Yerevan is the capital and largest city of Armenia as well as one of the world’s oldest continuously inhabited cities. It is the administrative, cultural, and industrial centre of the country. Yerevan is known as a rosy-coloured city, as its buildings and monuments are built of Armenian tufa. That amazing pink stone exists in all its shades created by the super-strong heat of volcanoes of the omnipotent Nature. Yerevan is a city of Christian cathedrals, modern airports, theatres and museums, universities and academies, parks and recreational centres, squares and industrial sites and finally, of art loving people. Its vast squares, wide streets and avenues, green parks and gardens, blossoming with colours of apricot and cherry trees in springtime, give the city a special charm. Yerevan is also known as the ‘City of Fountains’. It’s refreshing fountains offer coolness in the hot summer days. Yerevan is a more beautiful city by night. Hundreds of indoors and outdoors cafes with life music, concert halls and theatres, hotels, restaurants and supermarkets make downtown a favourite place both for city hosts and tourists.
Designed by architect Alexander Tamanyan as the focal point of his 1924 urban plan for the city, the square’s construction started in 1926 and continued until 1958, when the last of its Stalinist-style edifices was completed. The stone pattern in the centre of the square references an Armenian carpet, and the famous musical fountains are the city’s most endearing attraction; these operate between sunset and 10pm in summer.
Matenadaran- The Institute of Ancient Manuscripts
Standing at the top of Yerevan’s grandest avenue, this cathedral-like manuscript library is a source of enormous pride to all Armenians. The first matenadaran (book depository) for Armenian texts was built by St Mesrop Mashtots at Echmiadzin in the 5th century, and held thousands of manuscripts. The collection of manuscripts of Matenadaran is one of the biggest in the world. The depository contains over 17300 manuscripts, 450 thousand archive documents, and 3000 ancient books. Over 14200 manuscripts kept in SRI are in Armenian, the rest ones are in foreign languages – Greek, Latin, Aramaic, Hebrew, Arabic, Persian, Old Slavonic, Ethiopic, Japanese and others.
The History Museum of Armenia
The History Museum of Armenia is a museum in Armenia with departments of Archaeology, Numismatics, Ethnography, Modern History and Restoration. It has a national collection of 400,000 objects and was founded in 1920.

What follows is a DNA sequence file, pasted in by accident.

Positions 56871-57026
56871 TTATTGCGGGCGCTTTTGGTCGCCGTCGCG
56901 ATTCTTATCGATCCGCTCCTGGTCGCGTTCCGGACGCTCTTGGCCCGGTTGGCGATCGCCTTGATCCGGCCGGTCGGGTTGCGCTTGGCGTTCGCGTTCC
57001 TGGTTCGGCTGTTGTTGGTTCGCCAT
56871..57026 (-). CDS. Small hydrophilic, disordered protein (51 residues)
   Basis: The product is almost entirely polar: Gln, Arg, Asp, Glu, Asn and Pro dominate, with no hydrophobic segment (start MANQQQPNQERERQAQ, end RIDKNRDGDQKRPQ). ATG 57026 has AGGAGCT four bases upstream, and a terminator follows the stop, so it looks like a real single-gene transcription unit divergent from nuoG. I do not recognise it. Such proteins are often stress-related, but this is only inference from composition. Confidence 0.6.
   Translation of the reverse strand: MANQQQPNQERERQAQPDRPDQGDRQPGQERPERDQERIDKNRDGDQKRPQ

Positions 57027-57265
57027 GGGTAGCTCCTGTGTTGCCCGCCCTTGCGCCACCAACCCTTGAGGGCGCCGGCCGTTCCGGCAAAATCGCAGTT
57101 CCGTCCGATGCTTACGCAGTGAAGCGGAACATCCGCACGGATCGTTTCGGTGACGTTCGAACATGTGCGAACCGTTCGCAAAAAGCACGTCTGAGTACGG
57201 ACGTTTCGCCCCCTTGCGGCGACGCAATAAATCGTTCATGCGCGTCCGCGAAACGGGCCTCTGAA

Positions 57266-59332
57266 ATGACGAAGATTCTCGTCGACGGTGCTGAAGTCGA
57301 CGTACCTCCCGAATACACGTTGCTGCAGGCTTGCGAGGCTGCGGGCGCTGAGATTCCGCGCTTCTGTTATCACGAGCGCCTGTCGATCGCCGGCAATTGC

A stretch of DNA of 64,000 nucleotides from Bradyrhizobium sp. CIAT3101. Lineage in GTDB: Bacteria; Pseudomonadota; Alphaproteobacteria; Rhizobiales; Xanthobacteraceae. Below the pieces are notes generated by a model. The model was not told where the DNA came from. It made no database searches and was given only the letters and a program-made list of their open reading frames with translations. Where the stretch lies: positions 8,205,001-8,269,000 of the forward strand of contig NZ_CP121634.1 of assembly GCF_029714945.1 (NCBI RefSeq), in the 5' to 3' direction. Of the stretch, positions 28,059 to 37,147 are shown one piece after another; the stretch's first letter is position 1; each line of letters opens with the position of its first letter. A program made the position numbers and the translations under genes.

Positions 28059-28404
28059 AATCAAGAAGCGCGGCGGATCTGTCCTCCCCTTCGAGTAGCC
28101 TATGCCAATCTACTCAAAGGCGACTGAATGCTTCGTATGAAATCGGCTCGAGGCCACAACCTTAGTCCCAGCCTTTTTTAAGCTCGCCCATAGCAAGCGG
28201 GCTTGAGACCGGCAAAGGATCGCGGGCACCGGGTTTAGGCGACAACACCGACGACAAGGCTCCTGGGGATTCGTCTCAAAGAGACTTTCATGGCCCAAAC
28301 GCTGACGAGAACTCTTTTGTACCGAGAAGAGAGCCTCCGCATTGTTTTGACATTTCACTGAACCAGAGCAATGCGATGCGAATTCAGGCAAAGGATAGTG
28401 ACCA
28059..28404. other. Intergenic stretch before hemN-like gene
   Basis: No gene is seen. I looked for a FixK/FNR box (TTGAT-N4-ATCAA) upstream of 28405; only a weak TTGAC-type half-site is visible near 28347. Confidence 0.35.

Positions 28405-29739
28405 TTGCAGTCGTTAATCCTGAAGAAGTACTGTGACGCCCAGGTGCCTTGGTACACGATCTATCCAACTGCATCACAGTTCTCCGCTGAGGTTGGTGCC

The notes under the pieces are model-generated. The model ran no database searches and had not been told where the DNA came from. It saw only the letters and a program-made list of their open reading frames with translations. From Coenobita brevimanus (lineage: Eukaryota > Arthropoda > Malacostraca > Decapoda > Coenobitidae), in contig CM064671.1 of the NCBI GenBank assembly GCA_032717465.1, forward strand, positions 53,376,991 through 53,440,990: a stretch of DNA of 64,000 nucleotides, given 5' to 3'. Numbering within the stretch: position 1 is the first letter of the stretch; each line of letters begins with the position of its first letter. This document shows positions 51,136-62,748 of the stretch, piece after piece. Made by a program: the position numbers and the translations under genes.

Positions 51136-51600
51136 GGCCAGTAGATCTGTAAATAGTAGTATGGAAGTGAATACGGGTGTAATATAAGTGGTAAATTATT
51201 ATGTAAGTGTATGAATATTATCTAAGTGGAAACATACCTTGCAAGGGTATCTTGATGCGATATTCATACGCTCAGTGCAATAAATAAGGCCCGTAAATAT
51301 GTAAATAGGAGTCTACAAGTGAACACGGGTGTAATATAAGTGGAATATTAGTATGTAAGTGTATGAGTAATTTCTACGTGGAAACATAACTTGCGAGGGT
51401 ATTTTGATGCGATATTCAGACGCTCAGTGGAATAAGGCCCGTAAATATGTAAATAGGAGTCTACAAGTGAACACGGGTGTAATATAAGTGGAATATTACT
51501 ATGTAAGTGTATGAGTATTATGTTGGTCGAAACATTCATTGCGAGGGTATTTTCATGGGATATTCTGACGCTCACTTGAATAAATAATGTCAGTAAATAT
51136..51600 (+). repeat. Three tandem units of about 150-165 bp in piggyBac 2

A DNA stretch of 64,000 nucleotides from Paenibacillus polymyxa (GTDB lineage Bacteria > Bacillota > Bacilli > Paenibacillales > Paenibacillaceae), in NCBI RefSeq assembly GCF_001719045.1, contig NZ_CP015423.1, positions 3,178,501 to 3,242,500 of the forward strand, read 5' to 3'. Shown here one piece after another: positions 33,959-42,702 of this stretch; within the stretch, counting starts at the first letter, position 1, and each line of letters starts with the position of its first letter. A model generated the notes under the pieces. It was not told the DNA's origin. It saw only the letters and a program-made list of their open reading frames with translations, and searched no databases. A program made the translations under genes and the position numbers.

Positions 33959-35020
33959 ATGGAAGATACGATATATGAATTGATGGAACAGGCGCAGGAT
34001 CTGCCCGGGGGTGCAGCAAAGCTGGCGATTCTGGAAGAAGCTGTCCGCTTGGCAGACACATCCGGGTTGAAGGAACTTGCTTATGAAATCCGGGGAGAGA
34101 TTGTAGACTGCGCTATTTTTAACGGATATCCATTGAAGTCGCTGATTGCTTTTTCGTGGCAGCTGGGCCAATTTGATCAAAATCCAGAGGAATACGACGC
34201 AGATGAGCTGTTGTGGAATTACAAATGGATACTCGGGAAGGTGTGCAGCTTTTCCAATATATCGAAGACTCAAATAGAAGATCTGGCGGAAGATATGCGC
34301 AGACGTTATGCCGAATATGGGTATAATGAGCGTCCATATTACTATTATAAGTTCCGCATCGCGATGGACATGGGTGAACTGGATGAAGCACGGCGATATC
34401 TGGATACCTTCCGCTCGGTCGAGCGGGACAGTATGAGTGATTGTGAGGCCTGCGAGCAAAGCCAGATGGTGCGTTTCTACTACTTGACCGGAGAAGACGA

The National Gallery of Armenia
The National Gallery of Armenia is the largest art museum in the Republic of Armenia. Located on Yerevan’s Republic Square, the museum has one of the most prominent locations in the Armenian capital. The NPGA houses significant collections of Russian and Western European art, and the world’s largest collection of Armenian art.
The Cascade is a giant stairway made of limestone in Yerevan, Armenia. It links the downtown Ketron area of Yerevan with the Monument neighborhood. Designed by architects Jim Torosyan, Aslan Mkhitaryan, and Sargis Gurzadyan the construction of the cascade started in 1971 and was partially completed in 1980.
The Armenian Genocide memorial complex is Armenia’s official memorial dedicated to the victims of the Armenian Genocide, built in 1967 on the hill of Tsitsernakaberd in Yerevan. Every year on April 24—the Armenian Genocide Remembrance Day—thousands of Armenians gather at the memorial to commemorate the victims of the genocide.
Opera and Ballet Theatre
The Opera and Ballet Theatre is one of the outstanding landmarks of the country. Located in the heart of Yerevan it was designed by the architect Alexander Tamanian who connected two auditoriums in a uniform semicircular building in unusual manner. While building this temple of art Tamanian used the best traditions of medieval Armenian architecture stylizing traditional national ornament.
Modern Art Museum of Yerevan
The Yerevan Museum of Modern Art was founded in 1972 by the efforts of Henrik Igityan, Yerevan Mayor G. Hasratyan and the best Armenian painters. As a specialized museum of modern art this establishment was the first not only in the former Soviet Union, but also in the whole socialist block.
St. Sarkis Vicarial Church
Standing up on the upper part of Dzoragyugh Village and facing the old Yerevan fortress on the left bank of the River Hrazdan, a hermitage-monastery was functioning since the earliest Christian era. This spacious complex, surrounded by a high, fortified wall, was made up of the St. Sarkis, the St. Gevork and the St. Hakob churches, of the buildings of the patriarchal offices and school, of an orchard and of other buildings.
Saint Gregory the Illuminator Cathedral
St. Gregory the Illuminator is currently the largest temple of the Armenian Apostolic Church in the world. It is located in the center of Yerevan. The Church was built on the initiative of Catholicos of All Armenians Vazgen I. In 1989, at a joint meeting of the Supreme Spiritual Council of the Mother See of Holy Etchmiadzin and the Architectural Commission, it was decided to build a large temple dedicated to the 1700th anniversary of the proclamation of Christianity as a state religion in Armenia.
Yerevan Water World
Yerevan water world is one of the best recreational attractions in the region offering fun and entertainment. It has a large complex of pools and slides that keep the children and adults glued to it. Spread over a huge area of 2.5 hectares, this water zone is best for families, couples, friends as well as children.
On the green space of Norksk height is located the Victory Park or “Akhtanak” Park dedicated to the victory of the USSR in the Second World War. It is one of favorite places Yerevan citizens.
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